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Man Who?

13 June 2012 By Quentin Webb

Manchester United’s IPO transfer will keep the Glazer family firmly in control. For months, the owners of the English soccer club had sought a $1 billion initial public offering in Singapore. Now the plan has switched to a U.S. listing, reports IFR. New York doesn’t seem like the natural venue for a soccer share sale. But it’s plausible the deal will still fly, and the lop-sided governance in plan A remains.

Brand-building in soccer-crazy, fast-growing Asia was a supposed benefit of the Singapore IPO. Instead United, which ranks only behind Spain’s top two soccer sides for revenues, must confront American public indifference. Only 1 percent of respondents to a U.S. poll by Harris in January named soccer as their favourite sport – placing it behind 13 others, including boxing and horse racing.

That might have mattered in the original plan, which anticipated lots of interest from small investors. But the U.S. buyer base will presumably be more skewed to institutions. And while they may bargain harder on valuation, they will surely see an investment case in a strong global franchise with a straightforward business model. It might also help that, unlike in Singapore, these buyers can compare United to domestic, listed sporting and media concerns such as Madison Square Garden, the home of the New York Knicks, or Speedway Motorsports, an owner of Nascar tracks.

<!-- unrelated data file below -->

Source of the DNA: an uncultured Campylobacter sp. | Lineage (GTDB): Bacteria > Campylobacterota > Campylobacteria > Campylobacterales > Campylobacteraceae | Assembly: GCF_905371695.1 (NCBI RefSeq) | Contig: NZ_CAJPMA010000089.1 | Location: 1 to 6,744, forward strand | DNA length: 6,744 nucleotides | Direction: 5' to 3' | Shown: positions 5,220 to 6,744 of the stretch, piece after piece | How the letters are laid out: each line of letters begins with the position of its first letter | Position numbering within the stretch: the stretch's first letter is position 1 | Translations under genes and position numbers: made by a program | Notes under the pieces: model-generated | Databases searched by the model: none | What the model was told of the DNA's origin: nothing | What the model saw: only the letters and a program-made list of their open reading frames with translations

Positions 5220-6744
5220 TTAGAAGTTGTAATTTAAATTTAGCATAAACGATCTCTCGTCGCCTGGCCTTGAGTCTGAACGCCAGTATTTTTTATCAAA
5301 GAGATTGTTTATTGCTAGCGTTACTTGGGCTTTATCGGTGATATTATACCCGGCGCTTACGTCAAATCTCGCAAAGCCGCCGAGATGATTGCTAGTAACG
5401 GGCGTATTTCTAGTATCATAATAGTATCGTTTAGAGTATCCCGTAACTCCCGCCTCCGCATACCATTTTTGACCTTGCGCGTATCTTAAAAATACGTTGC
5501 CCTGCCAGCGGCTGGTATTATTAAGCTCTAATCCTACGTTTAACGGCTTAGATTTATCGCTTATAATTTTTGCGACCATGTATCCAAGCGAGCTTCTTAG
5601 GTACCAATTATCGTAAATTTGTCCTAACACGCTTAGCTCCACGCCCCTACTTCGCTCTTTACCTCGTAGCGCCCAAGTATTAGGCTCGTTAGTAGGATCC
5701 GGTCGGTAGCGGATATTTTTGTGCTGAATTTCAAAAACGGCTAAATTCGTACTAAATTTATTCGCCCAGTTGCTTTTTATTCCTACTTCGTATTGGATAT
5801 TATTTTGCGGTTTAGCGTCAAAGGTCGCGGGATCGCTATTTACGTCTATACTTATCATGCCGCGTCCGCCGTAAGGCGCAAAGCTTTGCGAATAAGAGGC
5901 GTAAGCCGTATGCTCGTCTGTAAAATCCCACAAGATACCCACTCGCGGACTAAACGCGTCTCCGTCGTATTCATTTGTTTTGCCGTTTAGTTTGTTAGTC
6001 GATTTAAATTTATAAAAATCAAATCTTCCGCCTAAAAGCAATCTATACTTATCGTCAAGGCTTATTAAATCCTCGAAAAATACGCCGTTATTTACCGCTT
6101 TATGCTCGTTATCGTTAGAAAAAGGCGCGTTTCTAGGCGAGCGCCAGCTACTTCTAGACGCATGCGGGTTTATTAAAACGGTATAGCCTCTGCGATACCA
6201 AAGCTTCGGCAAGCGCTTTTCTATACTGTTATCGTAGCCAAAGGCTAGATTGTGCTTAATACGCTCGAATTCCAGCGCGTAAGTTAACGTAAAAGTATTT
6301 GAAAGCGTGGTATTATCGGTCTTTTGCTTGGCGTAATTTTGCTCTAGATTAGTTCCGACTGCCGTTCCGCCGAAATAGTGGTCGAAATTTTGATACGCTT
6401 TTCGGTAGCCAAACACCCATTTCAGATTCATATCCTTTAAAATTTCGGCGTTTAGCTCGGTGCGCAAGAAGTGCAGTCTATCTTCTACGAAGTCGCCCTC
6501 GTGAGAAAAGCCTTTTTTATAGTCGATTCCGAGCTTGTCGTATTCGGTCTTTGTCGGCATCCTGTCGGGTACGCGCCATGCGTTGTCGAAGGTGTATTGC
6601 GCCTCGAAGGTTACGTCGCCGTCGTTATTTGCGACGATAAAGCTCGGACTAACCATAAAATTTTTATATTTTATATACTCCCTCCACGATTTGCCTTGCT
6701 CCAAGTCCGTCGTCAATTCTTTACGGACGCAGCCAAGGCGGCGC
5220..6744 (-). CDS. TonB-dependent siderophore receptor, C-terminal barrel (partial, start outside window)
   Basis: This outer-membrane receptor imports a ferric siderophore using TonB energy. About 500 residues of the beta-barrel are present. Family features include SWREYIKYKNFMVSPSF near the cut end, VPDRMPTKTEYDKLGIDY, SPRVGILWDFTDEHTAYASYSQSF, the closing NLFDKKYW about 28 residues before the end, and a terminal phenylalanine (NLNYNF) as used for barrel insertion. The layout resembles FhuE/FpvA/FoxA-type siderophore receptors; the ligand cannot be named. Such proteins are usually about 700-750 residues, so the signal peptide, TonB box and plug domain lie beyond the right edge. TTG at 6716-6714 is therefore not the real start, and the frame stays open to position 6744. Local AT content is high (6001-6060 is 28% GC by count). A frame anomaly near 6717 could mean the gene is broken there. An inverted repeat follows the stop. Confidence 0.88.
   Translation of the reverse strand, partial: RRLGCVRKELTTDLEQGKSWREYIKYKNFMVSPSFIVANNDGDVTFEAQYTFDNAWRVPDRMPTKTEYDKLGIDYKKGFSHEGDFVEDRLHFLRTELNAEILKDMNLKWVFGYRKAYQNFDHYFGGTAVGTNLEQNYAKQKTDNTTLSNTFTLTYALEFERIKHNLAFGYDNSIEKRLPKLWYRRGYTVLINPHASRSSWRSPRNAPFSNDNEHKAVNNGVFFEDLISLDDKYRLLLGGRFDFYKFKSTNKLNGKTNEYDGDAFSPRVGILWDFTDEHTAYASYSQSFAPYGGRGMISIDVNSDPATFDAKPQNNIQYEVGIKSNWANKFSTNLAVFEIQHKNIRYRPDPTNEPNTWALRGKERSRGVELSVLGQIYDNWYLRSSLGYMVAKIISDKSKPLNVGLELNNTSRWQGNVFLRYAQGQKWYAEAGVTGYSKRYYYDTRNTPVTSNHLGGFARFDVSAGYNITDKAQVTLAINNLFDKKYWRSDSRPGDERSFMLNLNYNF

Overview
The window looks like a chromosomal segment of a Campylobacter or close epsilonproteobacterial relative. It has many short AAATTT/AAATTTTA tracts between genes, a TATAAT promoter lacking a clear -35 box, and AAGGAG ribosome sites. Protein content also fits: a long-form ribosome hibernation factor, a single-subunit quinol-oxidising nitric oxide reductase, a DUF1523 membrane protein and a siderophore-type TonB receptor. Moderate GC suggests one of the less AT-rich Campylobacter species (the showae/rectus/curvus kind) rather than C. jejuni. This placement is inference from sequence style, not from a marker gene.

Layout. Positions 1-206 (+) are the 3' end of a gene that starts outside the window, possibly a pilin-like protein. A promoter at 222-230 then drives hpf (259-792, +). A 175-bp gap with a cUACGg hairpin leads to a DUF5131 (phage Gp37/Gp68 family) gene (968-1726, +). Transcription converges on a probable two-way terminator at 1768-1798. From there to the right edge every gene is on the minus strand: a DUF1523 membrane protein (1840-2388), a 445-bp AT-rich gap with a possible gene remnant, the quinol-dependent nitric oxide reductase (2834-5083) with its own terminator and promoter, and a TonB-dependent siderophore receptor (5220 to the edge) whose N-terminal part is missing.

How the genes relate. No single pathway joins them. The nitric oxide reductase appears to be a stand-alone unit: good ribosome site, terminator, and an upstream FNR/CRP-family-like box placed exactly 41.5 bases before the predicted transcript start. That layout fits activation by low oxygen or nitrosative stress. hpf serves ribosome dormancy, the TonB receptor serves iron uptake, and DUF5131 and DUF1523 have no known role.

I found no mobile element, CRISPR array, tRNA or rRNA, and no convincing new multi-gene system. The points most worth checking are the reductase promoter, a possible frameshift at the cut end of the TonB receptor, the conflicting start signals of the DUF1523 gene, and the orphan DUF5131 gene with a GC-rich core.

Nonetheless, United’s pricing aspirations still sound ambitious, especially in view of the team’s poor performance on the pitch. Assume the $1 billion sought is for shares equivalent to 30 percent of the company, and new stock, sold to pay down debt, makes up a third of the offering. Net debt would fall to a shade under 190 million pounds ($300 million), implying an enterprise value of about $3.6 billion. With EBITDA for the first three quarters of the year pointing to an annual haul of about 113 million pounds, that would point to a lofty enterprise multiple of about 21 times EBITDA.

Worse, a version of the Singapore plan to “staple” non-voting preference shares with ordinary stock lives on, IFR suggests. That was intended to let the Glazers keep control in excess of their economic interest. This could be accomplished in New York simply by issuing different classes of shares. In Britain such a scheme would be shown the red card. But raising capital is played by different rules around the world.


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